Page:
A little help to organize your space and time to be most productive…

By now, many of us are settled into the “new normal”, THE AFTER that we really weren’t prepared for.  Many employees are now #workingfromhome, social distancing, possibly caring for and schooling children and trying to stay mentally well and positive.  That’s a tall order, especially for someone new to working from home.   Whether your greatest challenge is remote work, being home with children around the clock, or both, being organized can help.   As an organizing and productivity professional, I’m sharing some tips on how to use your space and time most effectively for the short and long term.  Being organized isn’t fancy boxes and bins and complicated systems.  It’s finding my stuff when I need it so I have the time to do the things I really want and need to do.

 

  • Keep a schedule. It’s tempting to disrupt and drastically change schedules when things are in flux because so many commitments are off.  While having  flexibility to loosen a very regimented schedule is a plus, stick to a regular schedule as much as possible.  It’s easy for the day to get away from you and you end up feeling unproductive and even more stressed.
  • Routines work for a reason. Like keeping to a schedule, try to stick to your routine as much as possible for consistency.  Stick with your morning ritual of meditation, workout (so many streaming options!), journaling, etc before you launch into the day.  Remember, this too shall pass and a routine will make it easier to get back into the flow in the long term.
  • Eat as healthfully as possible. Eat your meals at roughly the same time as you did before.  Yes, an earlier dinner hour is great but be cautious of a long evening stretch that results in snacking.  Make extras if possible for leftovers and make multiple salads at a time – they’ll keep in the fridge for days and you’ll have a healthy option easily available.  It seems obvious to say but…avoid mindless snacking.  Again, keep to your regular schedule and routine as much as possible so that boredom doesn’t undo healthy habits.  Or, conversely, if you were NOT a healthy eater prior to being home full time, go slowly and mindfully.  Pick the healthiest choices available and remind yourself that your Starbucks Frappuccino and bagel fix, while delicious, was also full of calories…
  • Get dressed every day. Oh, this is a tough one for me!  It’s tempting to spend our day in yoga pants and sweatshirts because unless we have a video call, who the heck is seeing us anyway?  But getting dressed is just as much about our mental wellbeing as our physical appearance.  If all you can muster is clean sweatpants and stretchy top, at least it’s better than spending a workday in your pajamas.  Pajama Day was for elementary school for a reason.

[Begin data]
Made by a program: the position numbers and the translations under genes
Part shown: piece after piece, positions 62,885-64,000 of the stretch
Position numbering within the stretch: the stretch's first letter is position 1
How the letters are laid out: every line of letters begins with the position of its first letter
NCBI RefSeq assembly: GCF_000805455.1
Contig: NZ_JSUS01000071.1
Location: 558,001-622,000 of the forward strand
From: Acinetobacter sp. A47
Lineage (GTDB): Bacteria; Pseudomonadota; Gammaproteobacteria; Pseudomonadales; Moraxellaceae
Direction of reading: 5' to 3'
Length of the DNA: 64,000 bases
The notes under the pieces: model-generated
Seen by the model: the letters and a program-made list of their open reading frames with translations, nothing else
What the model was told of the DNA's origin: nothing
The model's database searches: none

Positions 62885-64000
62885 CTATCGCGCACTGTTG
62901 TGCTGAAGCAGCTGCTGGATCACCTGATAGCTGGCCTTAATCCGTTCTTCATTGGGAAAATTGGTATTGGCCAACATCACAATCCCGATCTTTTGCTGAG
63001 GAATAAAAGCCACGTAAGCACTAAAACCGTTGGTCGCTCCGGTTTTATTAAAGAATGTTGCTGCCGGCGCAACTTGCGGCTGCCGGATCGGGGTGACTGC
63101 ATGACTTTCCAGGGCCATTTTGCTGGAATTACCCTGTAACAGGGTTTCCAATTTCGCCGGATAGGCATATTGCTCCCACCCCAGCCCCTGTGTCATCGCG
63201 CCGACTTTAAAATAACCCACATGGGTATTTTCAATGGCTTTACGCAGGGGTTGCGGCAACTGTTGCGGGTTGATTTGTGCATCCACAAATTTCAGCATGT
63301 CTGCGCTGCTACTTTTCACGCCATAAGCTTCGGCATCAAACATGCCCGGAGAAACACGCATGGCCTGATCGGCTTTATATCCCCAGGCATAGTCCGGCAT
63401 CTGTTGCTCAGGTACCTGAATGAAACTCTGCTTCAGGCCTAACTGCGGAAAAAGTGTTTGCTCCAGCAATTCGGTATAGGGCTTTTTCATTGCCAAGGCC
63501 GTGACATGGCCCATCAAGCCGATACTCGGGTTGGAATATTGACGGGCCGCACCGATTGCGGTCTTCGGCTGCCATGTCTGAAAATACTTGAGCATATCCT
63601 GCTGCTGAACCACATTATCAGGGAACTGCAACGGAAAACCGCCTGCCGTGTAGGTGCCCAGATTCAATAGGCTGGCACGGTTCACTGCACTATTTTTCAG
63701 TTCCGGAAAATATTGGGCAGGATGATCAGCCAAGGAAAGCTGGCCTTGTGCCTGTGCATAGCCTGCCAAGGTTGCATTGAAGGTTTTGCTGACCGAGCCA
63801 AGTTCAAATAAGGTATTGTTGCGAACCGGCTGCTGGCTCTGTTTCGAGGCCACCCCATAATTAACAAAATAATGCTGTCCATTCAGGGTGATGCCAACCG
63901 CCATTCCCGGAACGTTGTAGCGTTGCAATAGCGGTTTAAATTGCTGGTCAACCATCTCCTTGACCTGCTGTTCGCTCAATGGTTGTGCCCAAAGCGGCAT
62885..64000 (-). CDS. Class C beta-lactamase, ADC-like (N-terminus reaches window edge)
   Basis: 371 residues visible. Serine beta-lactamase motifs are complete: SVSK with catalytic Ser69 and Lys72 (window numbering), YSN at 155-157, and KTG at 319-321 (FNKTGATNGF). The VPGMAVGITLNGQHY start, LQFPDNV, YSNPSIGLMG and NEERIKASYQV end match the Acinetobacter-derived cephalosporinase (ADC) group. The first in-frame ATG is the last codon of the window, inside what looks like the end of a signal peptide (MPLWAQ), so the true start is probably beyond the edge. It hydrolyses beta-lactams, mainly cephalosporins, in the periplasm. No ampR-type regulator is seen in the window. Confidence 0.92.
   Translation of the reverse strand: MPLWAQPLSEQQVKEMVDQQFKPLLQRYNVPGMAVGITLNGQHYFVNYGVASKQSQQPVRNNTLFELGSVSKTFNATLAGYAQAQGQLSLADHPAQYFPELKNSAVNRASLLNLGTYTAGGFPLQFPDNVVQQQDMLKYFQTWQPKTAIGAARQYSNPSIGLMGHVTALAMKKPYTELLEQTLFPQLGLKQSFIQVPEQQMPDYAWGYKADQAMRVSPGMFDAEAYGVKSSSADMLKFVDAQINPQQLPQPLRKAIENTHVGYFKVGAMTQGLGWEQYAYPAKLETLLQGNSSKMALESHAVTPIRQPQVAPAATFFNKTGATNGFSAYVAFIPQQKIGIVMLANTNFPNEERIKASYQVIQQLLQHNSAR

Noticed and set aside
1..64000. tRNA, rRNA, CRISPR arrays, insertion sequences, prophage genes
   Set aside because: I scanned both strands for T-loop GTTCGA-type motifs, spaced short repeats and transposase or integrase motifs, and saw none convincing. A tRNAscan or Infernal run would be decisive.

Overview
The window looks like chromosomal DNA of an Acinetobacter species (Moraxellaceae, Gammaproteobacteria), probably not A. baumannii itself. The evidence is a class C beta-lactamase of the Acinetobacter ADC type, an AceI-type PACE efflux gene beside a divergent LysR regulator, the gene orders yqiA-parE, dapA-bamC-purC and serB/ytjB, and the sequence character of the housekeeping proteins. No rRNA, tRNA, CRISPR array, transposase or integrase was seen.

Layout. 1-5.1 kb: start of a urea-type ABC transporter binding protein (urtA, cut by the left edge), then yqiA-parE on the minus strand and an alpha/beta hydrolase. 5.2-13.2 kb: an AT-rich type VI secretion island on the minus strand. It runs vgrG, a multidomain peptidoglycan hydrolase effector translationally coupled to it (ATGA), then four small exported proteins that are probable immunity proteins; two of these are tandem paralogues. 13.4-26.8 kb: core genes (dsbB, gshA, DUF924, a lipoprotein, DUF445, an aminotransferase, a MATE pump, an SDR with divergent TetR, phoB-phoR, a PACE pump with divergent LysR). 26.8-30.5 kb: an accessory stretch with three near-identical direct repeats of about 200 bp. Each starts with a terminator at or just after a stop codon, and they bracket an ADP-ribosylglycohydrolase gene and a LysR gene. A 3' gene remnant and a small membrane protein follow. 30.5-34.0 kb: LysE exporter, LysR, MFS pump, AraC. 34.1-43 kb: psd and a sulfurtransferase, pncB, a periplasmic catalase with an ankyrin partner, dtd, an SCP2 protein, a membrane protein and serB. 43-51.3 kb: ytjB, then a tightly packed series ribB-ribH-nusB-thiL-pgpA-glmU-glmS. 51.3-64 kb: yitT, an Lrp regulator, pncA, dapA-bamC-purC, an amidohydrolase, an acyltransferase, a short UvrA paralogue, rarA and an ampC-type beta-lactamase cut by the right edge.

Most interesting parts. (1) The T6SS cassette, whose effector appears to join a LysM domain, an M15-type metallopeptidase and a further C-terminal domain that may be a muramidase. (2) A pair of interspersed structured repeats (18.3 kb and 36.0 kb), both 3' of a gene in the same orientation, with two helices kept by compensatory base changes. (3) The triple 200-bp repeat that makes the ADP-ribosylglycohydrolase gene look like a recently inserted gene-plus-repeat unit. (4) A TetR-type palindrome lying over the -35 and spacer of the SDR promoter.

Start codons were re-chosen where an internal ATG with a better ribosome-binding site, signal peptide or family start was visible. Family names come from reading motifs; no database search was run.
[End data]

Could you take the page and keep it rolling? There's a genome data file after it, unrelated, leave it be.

• Create a workspace. Working in front of the tv or on your bed is not ideal.  Even if you have to cordon off a section of your kitchen counter or dining room table, commit to that space.  Make sure you have your chargers in that space and good lighting.  For a good video call, you need bright lighting, ideally with a wall behind you.  Keep your work files and papers there and only there.  Spreading out throughout your personal space – even if you have the room – is not ideal.  Think of this as a really great commute to your “office”.
  • Clear your cookies and browsing history to speed up your processing time. You have to be your own IT department right now.  Clean up your system so it runs optimally.  Also, to keep your wifi at critical speed, take anything offline you’re not using.  Gaming systems and other devices, even when inactive, are also on the wifi.
  • Prioritize and chunk out your work. Like sticking to a schedule, prioritizing and chunking out your work projects makes you most efficient.  Set the timer on your phone for 50 minutes (the optimal “focus” time) and bang out a task (responding to emails, writing a report, making calls).  At the same time, set your student up with corresponding “classroom” time if age-appropriate.  When the timer goes off, take a quick stretch break and then pick another task and reset the timer.
  • Write a “to do” list. This seems simple but it’s amazing how things get away from us when we feel we have so much time to complete tasks.  Pick your top priorities, 1 or 2 is good, and be sure those get done.  Right now it might be helpful to create separate lists for personal (call Grandma to check in), business (complete month-end numbers) or home-related (order more diapers on Amazon).  By focusing on the most critical tasks, we’re likely to get them done, feel accomplished and able to move on to other tasks.
  • Be kind to yourself and others. This situation is, well, unsettling and stressful.  We’ve never experienced something like a pandemic so we’re all in unchartered waters.  Lead with an open heart and mind when you feel that you or others have fallen short.   Kindness matters, especially right now.
  • Ask for help when you need it.  Now is NOT the time to “go it alone” or feel that you have to be super-human and soldier on.  NOW really is the time to ask for help when you need it.   We might not be able to come over and babysit the kids so you can work (#socialdistancing) but we can suggest some fun and educational websites, lend an ear and heart, send a funny meme, and be in this together (at least virtually…).